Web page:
By: Staff, MahoningMatters
State Sen. Matt Huffman (R-Lima) sent a letter to Ohio Gov. Mike DeWine this week asking that businesses in the state’s less densely populated areas be allowed to reopen. Ohio currently has a statewide stay-at-home order that has closed all businesses except those deemed “essential” — such as grocery stores, gas stations and pharmacies – until at least May 1.
DeWine’s spokesman told Cleveland.com his office received the letter but they don’t have comment at this time.
Huffman, who is next in line to be Ohio Senate president, said the rural areas in Ohio have not been hit as hard by the coronavirus and should be able to get back to work sooner than the harder-hit urban areas.
Huffman’s letter indicated he believes each county’s health district should be able to make their own decisions as to what to open and when.
“Perhaps these cases can be based on the number of cases that there actually are, the actual tested cases,” Huffman said. “And if the number is under a certain percentage of the population, that restaurants and other places can begin opening up May 1st. Maybe with some restrictions, the way the staff works, certain protective equipment, that maybe the capacity is less then it typically is. We’re obviously going to lose businesses, it’s one thing to be shut down for two or three weeks, but it’s another thing to be shut down for six weeks.”
On Saturday, Sen. Andrew O. Brenner, a Republican from Delaware County, expressed similar sentiments on Facebook, saying the state needs to relax restrictions for the sake of the economy.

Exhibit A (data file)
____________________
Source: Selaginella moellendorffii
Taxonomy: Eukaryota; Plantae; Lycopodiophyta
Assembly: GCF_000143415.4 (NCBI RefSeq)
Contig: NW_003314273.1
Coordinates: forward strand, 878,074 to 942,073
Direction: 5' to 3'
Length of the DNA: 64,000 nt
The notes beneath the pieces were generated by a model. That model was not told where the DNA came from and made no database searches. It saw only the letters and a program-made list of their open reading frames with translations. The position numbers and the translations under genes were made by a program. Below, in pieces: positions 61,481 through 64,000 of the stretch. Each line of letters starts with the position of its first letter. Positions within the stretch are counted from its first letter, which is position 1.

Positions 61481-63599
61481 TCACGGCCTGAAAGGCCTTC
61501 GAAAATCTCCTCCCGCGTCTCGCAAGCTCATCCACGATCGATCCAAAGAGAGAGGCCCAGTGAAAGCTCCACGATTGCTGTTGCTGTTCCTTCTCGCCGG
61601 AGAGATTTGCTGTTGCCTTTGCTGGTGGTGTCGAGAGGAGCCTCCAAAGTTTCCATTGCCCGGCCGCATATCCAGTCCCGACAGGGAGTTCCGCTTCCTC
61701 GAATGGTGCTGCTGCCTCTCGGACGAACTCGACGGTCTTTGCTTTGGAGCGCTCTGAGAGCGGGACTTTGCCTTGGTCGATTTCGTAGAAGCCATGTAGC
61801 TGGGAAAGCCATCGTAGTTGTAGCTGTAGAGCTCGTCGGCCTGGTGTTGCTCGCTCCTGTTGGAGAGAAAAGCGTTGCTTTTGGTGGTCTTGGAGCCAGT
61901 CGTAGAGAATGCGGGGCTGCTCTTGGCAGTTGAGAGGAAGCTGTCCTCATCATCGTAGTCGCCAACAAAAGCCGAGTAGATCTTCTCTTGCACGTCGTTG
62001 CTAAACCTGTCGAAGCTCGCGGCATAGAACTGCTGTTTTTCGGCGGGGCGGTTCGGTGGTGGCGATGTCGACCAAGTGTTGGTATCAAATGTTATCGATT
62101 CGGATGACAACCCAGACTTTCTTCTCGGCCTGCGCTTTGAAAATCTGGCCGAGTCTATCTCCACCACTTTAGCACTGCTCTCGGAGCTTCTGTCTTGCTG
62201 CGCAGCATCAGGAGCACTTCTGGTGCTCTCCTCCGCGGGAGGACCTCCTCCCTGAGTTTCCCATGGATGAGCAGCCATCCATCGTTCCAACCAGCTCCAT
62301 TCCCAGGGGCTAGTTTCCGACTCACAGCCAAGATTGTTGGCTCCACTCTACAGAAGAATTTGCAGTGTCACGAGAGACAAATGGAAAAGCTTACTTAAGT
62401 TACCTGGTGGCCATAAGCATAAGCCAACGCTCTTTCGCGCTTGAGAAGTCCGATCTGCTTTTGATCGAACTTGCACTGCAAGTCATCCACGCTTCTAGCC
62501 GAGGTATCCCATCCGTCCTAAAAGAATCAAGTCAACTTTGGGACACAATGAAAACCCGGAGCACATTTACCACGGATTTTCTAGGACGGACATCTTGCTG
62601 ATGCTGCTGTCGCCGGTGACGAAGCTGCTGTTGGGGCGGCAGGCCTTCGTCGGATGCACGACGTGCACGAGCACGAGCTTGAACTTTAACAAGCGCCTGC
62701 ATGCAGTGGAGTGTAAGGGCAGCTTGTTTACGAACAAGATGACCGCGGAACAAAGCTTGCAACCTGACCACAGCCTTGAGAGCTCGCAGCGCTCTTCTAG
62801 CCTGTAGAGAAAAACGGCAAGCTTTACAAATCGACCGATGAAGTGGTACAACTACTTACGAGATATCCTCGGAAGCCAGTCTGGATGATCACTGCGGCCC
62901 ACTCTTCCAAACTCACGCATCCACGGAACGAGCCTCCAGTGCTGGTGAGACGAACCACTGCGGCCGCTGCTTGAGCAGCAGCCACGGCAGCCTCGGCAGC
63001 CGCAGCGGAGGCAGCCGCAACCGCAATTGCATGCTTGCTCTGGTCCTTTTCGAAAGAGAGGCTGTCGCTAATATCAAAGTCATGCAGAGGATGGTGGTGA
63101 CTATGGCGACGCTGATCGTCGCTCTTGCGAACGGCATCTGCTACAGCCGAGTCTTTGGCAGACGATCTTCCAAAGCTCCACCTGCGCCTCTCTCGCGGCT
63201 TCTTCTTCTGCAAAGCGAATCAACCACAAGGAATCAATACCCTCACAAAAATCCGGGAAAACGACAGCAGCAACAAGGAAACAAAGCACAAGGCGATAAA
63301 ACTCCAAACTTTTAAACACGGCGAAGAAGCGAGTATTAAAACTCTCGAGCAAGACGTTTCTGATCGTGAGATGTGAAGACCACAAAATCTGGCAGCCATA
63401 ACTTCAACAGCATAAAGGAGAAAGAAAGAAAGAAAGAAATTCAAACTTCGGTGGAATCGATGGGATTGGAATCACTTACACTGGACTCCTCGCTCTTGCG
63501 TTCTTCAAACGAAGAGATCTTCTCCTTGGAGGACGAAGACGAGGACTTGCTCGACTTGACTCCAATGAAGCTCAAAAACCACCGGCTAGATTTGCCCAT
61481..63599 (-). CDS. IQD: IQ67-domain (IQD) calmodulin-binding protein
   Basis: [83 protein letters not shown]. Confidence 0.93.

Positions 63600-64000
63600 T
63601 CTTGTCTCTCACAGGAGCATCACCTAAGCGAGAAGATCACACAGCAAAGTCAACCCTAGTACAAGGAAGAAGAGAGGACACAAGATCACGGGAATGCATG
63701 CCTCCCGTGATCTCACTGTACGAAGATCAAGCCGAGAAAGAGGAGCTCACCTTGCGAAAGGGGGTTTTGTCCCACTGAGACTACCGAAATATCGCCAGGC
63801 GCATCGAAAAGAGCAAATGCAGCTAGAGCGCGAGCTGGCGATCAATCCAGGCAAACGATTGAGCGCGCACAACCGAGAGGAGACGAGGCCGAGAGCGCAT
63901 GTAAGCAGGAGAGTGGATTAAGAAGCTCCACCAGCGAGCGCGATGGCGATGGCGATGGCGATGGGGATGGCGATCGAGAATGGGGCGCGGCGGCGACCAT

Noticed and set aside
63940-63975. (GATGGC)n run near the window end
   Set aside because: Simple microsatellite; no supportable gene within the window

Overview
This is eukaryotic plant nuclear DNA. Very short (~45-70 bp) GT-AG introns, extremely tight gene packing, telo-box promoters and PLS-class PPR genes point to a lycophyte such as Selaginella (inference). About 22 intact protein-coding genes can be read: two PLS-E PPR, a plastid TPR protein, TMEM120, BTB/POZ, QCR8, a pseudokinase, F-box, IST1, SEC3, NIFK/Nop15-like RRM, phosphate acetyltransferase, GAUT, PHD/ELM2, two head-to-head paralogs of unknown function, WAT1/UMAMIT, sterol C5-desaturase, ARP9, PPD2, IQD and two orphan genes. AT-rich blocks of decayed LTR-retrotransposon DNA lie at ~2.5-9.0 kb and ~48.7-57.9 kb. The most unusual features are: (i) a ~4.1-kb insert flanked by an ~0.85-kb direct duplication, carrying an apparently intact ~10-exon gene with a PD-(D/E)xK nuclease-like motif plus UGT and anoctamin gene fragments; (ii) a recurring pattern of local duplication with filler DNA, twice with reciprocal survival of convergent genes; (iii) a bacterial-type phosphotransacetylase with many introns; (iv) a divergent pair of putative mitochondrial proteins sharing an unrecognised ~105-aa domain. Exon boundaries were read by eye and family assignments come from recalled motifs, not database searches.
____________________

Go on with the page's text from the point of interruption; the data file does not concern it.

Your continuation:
“We need to get the economy open now, even if that means social distancing of some sort for months to come,” Brenner wrote. “We can’t stay like this much longer, and the hundreds of thousands of Ohioans who’ve lost their jobs or the thousands of small business owners can’t keep doing this either, or their lives will be irreparably destroyed.”
Brenner’s post said that Ohio’s COVID-19 numbers have flattened out, which is not the case. According to the latest figures released Saturday from the Ohio Department of Health, the state is reporting 6,250 cases of the novel coronavirus, or COVID-19 — an increase of more than 400 cases from Friday.
The state’s forecast model indicates the peak of the state’s confirmed cases isn’t predicted to arrive until April 19.
DeWine has been praised nationally for his proactive approach to enforcing social distancing in Ohio in efforts to “flatten the curve.”